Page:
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|Title:||Population Structure and Fecundity in the Putative Sterile Shrub, 'Grevillea rhizomatosa' Olde & Marriott (Proteaceae)||Contributor(s):||Caddy, Hamish A R (author); Gross, Caroline Lucie (author)||Publication Date:||2006||Handle Link:||https://hdl.handle.net/1959.11/2889||Abstract:||'Grevillea rhizomatosa' Olde & Marriott (Proteaceae) is a threatened species of shrub known only from 12 populations within a 7 x 8 km area within Gibraltar Range and Washpool National Parks, northern New South Wales, Australia. Prior to this study it was believed that the species only reproduced from rhizomatous suckers as seed and fruit were never detected in the wild. A concern for the reproductive and evolutionary potential of the species in the event of a catastrophic disturbance was the basis for an investigation into the reproductive ecology of 'G. rhizomatosa'. Such an event occurred in October 2002 with an intense wildfire affecting most of the populations. Five populations were studied in detail for demography and fecundity prior to this fire and two populations were resurveyed in August 2005. In 2000, 916 individual stems were recorded across these populations and only small to large shrubs were found; no seedlings were recorded. Post-fire response was documented in two populations where plants were found to be resprouting and suckering from underground stems. In the pre-fire surveys of 2000 and 2001 flowering occurred in all populations, but since the fire of October 2002 flowering has only occurred in unburnt habitats. Flowers on shrubs in two of the five populations failed to produce fruit, but low fruit-set (7-13% of flowers) occurred in three populations. Seeds collected from two populations (n = 14) were tested for viability using tetrazolium chloride and were 100% viable. Ramets were detected in all populations and resprouting from underground stems was observed after wildfire. This is the first record of viable seed in this species and fertile populations require specific management to prevent loss of fertile plants. Loss of fertile plants could occur if repeated burning selects for vegetative reproduction and sterile plants.||Publication Type:||Journal Article||Source of Publication:||Proceedings of the Linnean Society of New South Wales, v.127, p. 11-18||Publisher:||Linnean Society of New South Wales||Place of Publication:||Sydney, Australia||ISSN:||0370-047X||Field of Research (FOR):||050202 Conservation and Biodiversity||Socio-Economic Outcome Codes:||960810 Mountain and High Country Flora, Fauna and Biodiversity||Peer Reviewed:||Yes||HERDC Category Description:||C1 Refereed Article in a Scholarly Journal||Other Links:||http://search.informit.com.au/fullText;dn=044023432106157;res=IELHSS||Statistics to Oct 2018:||Visitors: 87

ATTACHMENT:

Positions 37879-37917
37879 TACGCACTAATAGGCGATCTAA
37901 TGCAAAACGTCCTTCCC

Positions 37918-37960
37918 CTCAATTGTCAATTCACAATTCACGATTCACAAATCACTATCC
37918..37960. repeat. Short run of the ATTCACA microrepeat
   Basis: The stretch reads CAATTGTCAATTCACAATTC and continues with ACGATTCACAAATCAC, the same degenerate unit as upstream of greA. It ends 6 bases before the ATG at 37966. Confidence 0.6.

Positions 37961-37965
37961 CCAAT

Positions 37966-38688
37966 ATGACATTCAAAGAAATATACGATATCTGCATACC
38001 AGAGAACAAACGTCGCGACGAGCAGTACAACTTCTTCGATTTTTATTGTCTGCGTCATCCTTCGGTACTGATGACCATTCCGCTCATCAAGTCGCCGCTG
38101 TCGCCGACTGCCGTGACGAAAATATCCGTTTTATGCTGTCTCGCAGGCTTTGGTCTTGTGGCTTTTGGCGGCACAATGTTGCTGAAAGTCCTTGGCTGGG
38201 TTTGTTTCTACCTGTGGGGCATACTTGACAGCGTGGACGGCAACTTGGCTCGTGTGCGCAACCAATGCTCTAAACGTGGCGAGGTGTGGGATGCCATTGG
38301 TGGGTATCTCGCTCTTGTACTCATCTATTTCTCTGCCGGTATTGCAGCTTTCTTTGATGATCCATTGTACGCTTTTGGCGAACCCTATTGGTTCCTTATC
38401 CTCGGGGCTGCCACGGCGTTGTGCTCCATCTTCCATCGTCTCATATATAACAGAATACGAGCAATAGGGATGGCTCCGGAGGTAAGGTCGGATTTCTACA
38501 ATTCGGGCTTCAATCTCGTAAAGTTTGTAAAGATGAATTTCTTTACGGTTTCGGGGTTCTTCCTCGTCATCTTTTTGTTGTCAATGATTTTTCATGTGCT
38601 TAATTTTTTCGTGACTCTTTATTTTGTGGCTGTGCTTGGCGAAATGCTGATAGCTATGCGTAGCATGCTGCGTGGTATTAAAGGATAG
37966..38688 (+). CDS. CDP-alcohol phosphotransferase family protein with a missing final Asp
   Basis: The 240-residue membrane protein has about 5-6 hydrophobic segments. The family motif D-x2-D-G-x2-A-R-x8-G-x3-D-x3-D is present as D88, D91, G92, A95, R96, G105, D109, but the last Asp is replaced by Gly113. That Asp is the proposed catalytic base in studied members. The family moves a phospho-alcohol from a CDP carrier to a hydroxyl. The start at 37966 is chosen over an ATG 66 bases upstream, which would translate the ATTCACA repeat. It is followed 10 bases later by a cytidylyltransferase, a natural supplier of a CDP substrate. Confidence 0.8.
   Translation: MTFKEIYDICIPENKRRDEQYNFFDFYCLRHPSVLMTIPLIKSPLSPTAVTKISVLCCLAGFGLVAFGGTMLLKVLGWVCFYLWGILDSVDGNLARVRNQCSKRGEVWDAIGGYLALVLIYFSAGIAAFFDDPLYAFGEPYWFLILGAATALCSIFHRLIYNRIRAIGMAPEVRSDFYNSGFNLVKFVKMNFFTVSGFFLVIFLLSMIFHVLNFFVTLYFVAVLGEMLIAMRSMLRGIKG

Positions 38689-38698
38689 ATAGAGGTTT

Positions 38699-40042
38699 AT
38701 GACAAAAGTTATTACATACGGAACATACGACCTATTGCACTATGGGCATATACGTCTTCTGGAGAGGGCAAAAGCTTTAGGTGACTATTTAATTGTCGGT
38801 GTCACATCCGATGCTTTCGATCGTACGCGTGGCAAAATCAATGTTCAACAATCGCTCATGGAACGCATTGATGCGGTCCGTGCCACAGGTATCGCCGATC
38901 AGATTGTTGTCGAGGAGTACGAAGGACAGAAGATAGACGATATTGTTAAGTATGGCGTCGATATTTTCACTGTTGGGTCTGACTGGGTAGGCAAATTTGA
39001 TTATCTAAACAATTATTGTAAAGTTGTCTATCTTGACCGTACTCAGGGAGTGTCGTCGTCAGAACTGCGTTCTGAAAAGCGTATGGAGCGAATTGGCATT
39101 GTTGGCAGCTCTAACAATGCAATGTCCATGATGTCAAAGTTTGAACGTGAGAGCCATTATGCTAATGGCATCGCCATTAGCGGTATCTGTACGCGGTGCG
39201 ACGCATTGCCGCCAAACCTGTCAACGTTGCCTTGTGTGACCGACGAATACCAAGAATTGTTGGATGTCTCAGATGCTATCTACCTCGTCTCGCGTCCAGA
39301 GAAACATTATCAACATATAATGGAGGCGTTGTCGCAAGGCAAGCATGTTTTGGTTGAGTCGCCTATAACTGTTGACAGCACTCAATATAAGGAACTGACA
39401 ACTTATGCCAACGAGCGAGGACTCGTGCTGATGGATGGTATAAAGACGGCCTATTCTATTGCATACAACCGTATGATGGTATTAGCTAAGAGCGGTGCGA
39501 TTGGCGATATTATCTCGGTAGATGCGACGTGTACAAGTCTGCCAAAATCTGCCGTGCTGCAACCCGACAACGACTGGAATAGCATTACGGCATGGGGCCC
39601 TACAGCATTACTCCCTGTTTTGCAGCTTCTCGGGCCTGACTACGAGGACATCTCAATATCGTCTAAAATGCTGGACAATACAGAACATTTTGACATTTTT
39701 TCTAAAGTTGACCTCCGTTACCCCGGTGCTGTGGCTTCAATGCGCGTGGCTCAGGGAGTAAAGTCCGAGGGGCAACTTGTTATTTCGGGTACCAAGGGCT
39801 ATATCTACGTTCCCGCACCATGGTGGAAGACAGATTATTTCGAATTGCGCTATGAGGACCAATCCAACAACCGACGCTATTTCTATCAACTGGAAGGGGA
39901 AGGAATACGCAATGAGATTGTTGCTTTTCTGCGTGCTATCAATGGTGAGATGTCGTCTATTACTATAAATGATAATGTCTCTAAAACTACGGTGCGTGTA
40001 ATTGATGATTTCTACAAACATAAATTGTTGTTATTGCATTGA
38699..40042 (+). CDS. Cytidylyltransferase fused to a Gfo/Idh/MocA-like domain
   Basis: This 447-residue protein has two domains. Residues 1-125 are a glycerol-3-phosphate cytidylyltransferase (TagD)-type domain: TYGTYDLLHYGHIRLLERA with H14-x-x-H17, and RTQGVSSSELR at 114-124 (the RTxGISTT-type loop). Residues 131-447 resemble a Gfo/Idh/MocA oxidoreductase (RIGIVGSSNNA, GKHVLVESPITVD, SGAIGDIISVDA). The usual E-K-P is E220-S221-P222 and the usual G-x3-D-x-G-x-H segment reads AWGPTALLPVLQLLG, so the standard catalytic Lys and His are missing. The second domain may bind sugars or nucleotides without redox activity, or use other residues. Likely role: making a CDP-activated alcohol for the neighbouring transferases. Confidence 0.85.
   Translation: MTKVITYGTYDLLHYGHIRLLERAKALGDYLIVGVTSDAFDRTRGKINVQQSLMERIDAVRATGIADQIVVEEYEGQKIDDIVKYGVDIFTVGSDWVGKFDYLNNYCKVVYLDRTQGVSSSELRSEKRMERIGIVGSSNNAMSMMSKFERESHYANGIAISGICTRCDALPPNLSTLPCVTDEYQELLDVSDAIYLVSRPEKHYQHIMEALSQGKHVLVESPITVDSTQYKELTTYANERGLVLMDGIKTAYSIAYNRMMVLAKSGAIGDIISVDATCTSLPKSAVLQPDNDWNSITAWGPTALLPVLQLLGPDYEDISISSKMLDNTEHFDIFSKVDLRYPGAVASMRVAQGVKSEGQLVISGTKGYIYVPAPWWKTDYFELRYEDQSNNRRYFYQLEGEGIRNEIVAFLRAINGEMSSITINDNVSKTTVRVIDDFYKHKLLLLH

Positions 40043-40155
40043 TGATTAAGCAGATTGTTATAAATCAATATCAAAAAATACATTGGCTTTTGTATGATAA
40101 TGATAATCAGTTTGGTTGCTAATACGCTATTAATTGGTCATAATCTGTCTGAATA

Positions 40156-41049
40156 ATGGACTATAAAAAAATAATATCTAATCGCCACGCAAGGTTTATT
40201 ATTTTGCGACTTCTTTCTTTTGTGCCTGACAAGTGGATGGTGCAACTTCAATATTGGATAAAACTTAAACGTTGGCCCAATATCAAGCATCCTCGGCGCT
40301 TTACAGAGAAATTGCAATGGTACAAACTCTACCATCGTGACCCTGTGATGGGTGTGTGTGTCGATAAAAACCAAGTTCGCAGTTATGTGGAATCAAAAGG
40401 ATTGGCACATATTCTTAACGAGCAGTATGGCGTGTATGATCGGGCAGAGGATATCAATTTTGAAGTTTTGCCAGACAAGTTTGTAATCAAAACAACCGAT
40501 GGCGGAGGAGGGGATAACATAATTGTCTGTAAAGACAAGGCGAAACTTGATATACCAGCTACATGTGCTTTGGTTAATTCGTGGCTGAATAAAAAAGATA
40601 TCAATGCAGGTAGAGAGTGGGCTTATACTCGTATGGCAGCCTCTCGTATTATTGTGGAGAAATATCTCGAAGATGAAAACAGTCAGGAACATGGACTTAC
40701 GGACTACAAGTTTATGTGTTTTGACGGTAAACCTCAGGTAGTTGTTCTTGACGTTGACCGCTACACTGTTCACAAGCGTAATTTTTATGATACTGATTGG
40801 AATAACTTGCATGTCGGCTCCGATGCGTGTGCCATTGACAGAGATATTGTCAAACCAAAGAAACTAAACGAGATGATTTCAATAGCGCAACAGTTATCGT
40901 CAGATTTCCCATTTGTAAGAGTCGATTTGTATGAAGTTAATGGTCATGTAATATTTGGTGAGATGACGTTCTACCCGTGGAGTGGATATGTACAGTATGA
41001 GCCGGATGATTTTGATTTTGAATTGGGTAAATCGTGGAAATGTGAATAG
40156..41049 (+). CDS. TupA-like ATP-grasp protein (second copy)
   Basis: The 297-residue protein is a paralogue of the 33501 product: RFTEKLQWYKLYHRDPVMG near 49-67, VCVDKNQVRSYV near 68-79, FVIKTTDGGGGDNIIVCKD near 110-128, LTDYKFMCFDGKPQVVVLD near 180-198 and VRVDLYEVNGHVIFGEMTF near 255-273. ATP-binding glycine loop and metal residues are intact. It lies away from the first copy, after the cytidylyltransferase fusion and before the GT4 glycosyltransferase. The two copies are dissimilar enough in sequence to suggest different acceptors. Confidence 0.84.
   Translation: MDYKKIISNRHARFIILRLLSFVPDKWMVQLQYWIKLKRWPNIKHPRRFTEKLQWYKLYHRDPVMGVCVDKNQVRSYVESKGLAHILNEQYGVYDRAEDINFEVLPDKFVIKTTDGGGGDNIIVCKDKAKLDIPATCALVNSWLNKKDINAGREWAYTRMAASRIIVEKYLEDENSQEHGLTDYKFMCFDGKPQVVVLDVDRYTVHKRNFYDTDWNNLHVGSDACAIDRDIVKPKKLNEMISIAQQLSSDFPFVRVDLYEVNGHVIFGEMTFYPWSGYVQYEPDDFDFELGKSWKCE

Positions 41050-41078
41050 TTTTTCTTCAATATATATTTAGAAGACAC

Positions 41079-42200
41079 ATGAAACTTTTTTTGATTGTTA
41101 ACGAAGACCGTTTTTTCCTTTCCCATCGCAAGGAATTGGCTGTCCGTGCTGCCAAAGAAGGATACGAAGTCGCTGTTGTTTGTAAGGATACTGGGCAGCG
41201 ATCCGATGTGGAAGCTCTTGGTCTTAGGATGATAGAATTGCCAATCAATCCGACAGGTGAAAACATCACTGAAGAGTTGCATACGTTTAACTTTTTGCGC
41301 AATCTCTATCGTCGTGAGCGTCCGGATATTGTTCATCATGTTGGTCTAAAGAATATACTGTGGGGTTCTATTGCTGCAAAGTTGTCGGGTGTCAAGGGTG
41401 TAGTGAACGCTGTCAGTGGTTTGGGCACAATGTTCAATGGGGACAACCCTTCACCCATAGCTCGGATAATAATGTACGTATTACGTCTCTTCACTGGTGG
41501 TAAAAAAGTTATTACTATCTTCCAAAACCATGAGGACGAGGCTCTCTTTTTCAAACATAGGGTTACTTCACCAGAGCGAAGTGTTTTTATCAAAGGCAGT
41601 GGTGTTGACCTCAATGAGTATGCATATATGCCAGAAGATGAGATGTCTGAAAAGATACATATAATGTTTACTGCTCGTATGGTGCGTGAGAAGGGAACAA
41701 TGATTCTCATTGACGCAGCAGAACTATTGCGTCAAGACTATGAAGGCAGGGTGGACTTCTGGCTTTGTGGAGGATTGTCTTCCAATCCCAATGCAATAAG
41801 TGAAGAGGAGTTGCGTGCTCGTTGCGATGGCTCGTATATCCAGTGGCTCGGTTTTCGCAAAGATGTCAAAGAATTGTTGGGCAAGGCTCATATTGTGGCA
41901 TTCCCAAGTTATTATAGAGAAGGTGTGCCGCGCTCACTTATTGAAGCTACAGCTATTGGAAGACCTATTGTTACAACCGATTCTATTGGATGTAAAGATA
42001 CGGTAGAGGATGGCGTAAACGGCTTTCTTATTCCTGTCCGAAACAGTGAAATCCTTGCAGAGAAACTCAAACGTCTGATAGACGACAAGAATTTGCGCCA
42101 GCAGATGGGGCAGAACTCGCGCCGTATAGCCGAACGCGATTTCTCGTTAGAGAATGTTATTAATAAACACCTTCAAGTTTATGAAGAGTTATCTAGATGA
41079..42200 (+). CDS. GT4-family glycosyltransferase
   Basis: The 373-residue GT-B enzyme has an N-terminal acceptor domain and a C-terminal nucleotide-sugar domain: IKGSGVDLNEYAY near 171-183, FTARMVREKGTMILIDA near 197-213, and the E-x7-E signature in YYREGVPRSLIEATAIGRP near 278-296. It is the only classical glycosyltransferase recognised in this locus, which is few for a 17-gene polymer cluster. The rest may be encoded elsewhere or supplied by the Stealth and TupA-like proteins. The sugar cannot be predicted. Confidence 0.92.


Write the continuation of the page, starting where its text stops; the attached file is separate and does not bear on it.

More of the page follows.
|Appears in Collections:||Journal Article|
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